This parka has virtually all the warmth and features of many similar parkas but with a much lower price when purchased on a sale.

Like several other top quality expedition parkas the PEAK XV has two large netting inside lower pockets for gloves and an inside chest pocket for an avalanche beacon.

The hem drawstring is accessible from inside the main lower outside pockets.

The hood has drawcords that adjust from the inside to keep wind from whipping them in your face and a rear drawcord for adjusting peripheral vision.

Wrist cuffs have partial elastic and adjust with Velcro closures in a traditional manner.

As for the front zipper baffle, I opened the top end and filled it with the same kind of  800 fill DWR treated down as there is in the rest of the parka. Then I made another tubular baffle and had it sewn to the left side zipper area and filled it with down. Now the front zipper area is double baffled like a Patagonia Fitz Roy and Grade VII.

The front baffle "problem" is the only reason I did not give this parka a 5-star rating. Otherwise it is the equal of much more expensive expedition type parkas.


I've only used this parka for one winter camping trip in February 2019, since I had just purchased it in late January. With day temperatures in the 20s it was only used in the late afternoon and evening as a "camp parka". Very tough outer shell. Very warm! Packs down to soccer ball size.

When zipped up and with the hood cinched down it makes a nice "foot warmer" when slid over the foot end of a sleeping bag.

UPDATE 1/2022: I used this parka for a bitter day skiing at Mammoth Mountain and was glad to have it on windy lifts and while skiing. It fit over my helmet well and that feature was nice while sitting on cold, windy chair lifts.

Source: bought it new
Price Paid: $240

For someone who is afraid of cold, I wore this for Mt Elbrus trek in August and have no doubt for its ability to keep me warm during the extreme cold conditions, even though I was blessed with good weather and had no chance to test it to its fullest.

This is a very warm down jacket, you can feel it the minute you wear it with the hood giving added warmth. The exterior has some water repellent function and should be good to handle light rain conditions during the trek. Recommended for people who are going to cold climate for trek.


  • Warmth
  • Design


  • Bulky
  • Price

The fit is good for ladies and feels true to its size. I did not feel any restriction to my movement. Material is comfortable too and the exterior is water repellent and should hold under light rain conditions. It has cords to adjust the hood and tighten the lower part of the jacket to prevent cold air from coming in. The handcuffs can be velcro-ed to prevent cold air from entering.

The main attraction for this jacket is its warmth, 850 down fill. It felt very warm and for a person who is afraid of cold, this is the best deal. However, during my trek, it was really quite hot even for me, but what I did was to zip down if I felt too hot. 

It has a small inner pocket around the right chest level, which is not too functional except for keeping small stuff. It probably should have at least 2 interior and bigger pockets by the sides, so that user can even put water bottle in to prevent freezing. The later version of this jacket seemed to have incorporate this suggestion. Hand pockets with fleece interior are fine and useful to keep hands warm. 

Feathers as per most down jackets, will lose out bit by bit with usage. It is also a bit bulky, and you have to compress it down for packing.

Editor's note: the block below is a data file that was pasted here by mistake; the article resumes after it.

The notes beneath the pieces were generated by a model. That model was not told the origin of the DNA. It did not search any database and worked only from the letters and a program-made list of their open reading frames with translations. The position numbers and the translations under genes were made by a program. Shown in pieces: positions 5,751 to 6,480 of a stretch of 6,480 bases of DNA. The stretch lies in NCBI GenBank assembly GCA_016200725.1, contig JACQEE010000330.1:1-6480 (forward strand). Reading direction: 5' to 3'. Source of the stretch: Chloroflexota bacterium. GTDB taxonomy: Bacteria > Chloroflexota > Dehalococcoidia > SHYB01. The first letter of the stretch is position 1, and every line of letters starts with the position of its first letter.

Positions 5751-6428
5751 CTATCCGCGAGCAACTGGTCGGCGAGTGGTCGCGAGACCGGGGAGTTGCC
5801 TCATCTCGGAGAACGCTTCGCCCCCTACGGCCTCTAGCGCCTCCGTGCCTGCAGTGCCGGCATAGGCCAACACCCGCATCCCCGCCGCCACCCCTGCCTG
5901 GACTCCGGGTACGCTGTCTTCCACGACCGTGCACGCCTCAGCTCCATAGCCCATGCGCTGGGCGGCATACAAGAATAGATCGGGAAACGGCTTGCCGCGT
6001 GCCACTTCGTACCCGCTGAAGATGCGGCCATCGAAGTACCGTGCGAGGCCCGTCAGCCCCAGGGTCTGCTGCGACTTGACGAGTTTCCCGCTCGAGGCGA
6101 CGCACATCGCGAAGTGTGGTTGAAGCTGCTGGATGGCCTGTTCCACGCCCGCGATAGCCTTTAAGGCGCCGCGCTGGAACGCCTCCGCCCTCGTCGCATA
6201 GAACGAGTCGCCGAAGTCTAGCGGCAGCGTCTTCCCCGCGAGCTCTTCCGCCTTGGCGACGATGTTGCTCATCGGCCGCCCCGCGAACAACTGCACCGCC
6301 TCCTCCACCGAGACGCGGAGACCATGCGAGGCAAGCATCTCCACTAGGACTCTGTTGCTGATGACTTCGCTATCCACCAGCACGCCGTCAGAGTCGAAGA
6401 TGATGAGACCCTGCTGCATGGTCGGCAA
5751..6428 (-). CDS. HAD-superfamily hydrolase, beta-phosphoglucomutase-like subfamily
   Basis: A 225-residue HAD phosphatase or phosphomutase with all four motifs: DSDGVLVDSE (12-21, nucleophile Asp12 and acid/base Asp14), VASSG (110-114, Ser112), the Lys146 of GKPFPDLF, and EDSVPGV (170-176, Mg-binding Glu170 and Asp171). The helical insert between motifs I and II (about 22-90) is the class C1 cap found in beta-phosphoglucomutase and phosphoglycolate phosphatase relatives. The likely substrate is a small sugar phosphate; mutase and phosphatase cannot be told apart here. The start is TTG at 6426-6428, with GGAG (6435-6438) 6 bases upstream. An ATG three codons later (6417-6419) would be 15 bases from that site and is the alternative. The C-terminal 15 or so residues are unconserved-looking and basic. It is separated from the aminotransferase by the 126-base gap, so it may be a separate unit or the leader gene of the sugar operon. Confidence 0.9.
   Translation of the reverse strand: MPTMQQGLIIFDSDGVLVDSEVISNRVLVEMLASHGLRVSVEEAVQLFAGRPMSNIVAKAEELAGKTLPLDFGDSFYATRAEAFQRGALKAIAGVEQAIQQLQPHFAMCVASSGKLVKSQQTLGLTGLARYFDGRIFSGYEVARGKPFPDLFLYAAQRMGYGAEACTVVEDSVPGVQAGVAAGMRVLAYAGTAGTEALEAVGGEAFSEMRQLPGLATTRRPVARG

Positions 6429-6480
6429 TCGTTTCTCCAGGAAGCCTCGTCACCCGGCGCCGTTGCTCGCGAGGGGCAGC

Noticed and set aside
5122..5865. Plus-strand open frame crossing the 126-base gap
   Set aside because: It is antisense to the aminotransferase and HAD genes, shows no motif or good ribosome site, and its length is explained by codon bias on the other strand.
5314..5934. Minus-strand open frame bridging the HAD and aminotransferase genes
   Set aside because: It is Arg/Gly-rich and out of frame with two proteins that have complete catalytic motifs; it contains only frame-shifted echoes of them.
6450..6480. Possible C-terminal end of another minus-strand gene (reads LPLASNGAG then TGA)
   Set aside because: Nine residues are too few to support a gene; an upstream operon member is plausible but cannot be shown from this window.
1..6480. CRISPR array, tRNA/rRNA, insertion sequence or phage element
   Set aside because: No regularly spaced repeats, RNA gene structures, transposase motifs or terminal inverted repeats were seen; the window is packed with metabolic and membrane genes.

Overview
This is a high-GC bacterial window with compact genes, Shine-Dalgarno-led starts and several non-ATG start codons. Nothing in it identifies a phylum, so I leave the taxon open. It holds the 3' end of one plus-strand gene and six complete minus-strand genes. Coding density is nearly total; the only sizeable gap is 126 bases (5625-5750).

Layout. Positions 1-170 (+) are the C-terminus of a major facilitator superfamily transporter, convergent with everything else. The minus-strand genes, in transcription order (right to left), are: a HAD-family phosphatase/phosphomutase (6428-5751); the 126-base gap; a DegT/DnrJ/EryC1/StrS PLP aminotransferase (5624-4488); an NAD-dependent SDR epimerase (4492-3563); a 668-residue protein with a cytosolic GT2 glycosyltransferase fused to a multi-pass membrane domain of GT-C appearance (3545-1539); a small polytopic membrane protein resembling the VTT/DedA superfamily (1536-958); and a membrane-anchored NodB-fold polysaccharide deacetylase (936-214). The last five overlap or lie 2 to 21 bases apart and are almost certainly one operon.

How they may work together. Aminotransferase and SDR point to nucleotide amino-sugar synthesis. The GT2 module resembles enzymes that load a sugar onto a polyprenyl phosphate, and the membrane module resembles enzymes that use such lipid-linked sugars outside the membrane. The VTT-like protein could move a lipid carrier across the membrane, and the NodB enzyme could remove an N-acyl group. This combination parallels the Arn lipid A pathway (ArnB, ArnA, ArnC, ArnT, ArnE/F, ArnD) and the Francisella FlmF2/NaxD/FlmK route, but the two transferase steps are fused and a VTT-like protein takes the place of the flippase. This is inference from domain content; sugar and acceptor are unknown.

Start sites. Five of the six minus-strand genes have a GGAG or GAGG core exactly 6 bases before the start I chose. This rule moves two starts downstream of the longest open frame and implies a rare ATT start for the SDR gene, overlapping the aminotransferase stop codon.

Overall, this is a great jacket with both design and functionality. I like the jacket and will recommend to friends to get it.

Source: bought it new
Price Paid: bought it at a reduced price through pro deal

I wore this jacket on Mount Washington at -2 degrees F with 20-30 MPH winds and stayed toasty warm. I have no compliants and no suggestions to improve. It performed great.

I'm a 42 and I bought the extra large and the fit is good without fitting over other layers and it is still roomy enough to fit over other layers.

Price Paid: $100

Excellent product. I took it trailing in Russia at minus 25 C. Jacket never gave up. Underneath I wore a poly thermal. No issues at all. My gloves gave up, but not the jacket.

A true cold weather beast. I was outside for no less then 4 hours at a time.


  • Heavy loft


  • Does not pack down properly in its stuff sack

Fantastic jacket. The only jacket I take to the Russian forests in minus 20 to 25 Celsius, never misses a beat.

You may read other reviews on more expensive jackets and think you need to spend more money. Take my word for it. This is a sub zero beast.

Always in my kit and we would recommend it.

Can't wait to take it below -30 C.

Source: bought it new
Price Paid: 300

Made for belay, summits, or Midwest winters!


  • Super warm!!!


  • Bulky hood

First Ascent Peak XV Jacket: This thing rocks in the heat! Super-puffy, and the hood engulfs your head like a bunch of warm puppies! Blocks the wind, lightweight, fits well! 

I've used this jacket for Chicago winters, like walking downtown, where in between the buildings the wind almost pushed you over! I've also used in for long walks and winter campouts.  First Ascent/Eddie Bauer has the EB creed and guarentee, return it for any reason. This jacket has been build by mountain guides and it shows!

Compare to MH, FF, Marmot, etc. this thing wins hands down. Get it on sale or clearance and you have to buy it!

The only thing...the hood is super-puffy like the jacket, and can get in the way while driving a car, just tuck it inside the jacket!

Source: bought it new
Price Paid: $149

Your Review

Where to Buy

Help support this site by making your next gear purchase through one of the links above. Click a link, buy what you need, and the seller will contribute a portion of the purchase price to support Trailspace's independent gear reviews.

You May Like


Price MSRP: $499.95
Current Retail: $374.25
Historic Range: $147.99-$399.00
Reviewers Paid: $100.00-$265.00
Average length Reg 29.5 in
Insulation 800 Fill StormDown
Price MSRP: $349.00
Historic Range: $199.99-$249.00
Product Details from Eddie Bauer »

Recently on Trailspace

Altai Skis Hok Review

U.S. Military MSS (Modular Sleep System) Review

Madshus Eon Review